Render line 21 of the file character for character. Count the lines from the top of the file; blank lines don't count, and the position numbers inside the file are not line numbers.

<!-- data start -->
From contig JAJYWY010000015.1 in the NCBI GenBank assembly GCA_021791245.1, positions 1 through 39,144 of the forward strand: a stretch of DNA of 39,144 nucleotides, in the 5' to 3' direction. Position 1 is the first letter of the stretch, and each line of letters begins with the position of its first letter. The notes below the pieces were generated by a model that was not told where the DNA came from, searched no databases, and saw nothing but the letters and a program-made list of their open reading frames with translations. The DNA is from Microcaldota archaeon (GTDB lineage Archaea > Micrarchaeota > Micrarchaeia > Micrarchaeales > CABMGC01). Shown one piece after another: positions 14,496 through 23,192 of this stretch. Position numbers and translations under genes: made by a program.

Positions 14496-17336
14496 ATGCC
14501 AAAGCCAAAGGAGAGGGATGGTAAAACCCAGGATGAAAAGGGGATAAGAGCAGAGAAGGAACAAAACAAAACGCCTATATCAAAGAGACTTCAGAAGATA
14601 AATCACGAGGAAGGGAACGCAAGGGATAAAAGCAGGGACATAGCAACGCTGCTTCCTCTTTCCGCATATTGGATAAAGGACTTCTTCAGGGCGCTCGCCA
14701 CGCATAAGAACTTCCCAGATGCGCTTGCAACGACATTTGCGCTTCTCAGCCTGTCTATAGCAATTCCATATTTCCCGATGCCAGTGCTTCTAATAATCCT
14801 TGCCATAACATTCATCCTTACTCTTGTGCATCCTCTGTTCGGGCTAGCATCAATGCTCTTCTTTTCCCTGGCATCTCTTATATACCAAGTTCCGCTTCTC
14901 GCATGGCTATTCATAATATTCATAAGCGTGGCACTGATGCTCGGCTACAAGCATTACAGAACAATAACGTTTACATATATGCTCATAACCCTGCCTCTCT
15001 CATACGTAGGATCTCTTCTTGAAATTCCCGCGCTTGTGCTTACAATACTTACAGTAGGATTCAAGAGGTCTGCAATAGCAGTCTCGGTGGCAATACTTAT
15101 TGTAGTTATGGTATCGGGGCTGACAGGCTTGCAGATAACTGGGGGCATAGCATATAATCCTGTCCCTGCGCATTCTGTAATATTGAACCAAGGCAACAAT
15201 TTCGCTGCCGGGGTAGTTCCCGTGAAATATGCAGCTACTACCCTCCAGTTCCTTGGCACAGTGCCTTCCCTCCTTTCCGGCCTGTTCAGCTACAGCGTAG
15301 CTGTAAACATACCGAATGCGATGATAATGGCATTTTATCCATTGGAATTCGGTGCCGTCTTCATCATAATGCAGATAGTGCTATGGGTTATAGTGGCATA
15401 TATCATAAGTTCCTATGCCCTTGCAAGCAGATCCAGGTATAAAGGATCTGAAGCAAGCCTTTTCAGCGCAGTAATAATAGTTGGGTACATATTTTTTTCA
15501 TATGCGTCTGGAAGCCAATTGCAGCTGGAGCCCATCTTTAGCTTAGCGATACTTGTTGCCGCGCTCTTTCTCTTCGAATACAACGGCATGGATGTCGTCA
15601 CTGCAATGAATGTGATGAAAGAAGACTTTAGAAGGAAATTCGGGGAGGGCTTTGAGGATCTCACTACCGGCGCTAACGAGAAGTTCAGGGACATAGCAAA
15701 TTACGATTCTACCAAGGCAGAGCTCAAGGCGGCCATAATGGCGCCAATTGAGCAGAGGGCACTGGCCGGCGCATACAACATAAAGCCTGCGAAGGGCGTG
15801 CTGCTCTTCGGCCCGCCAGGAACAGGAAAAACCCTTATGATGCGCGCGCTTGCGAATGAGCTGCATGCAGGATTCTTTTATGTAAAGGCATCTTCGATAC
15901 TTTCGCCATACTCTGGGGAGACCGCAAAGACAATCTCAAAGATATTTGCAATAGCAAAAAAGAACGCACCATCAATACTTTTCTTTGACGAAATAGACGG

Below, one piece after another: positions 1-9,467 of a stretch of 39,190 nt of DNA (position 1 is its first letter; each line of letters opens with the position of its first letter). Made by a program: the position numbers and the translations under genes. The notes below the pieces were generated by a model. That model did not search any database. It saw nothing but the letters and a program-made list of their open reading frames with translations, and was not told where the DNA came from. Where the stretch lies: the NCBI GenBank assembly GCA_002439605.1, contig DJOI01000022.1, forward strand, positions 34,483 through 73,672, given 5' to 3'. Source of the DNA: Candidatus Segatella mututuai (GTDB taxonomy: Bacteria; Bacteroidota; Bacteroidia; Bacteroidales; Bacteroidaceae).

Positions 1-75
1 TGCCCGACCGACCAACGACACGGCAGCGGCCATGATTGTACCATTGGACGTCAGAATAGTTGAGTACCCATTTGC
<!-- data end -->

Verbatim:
1 TGCCCGACCGACCAACGACACGGCAGCGGCCATGATTGTACCATTGGACGTCAGAATAGTTGAGTACCCATTTGC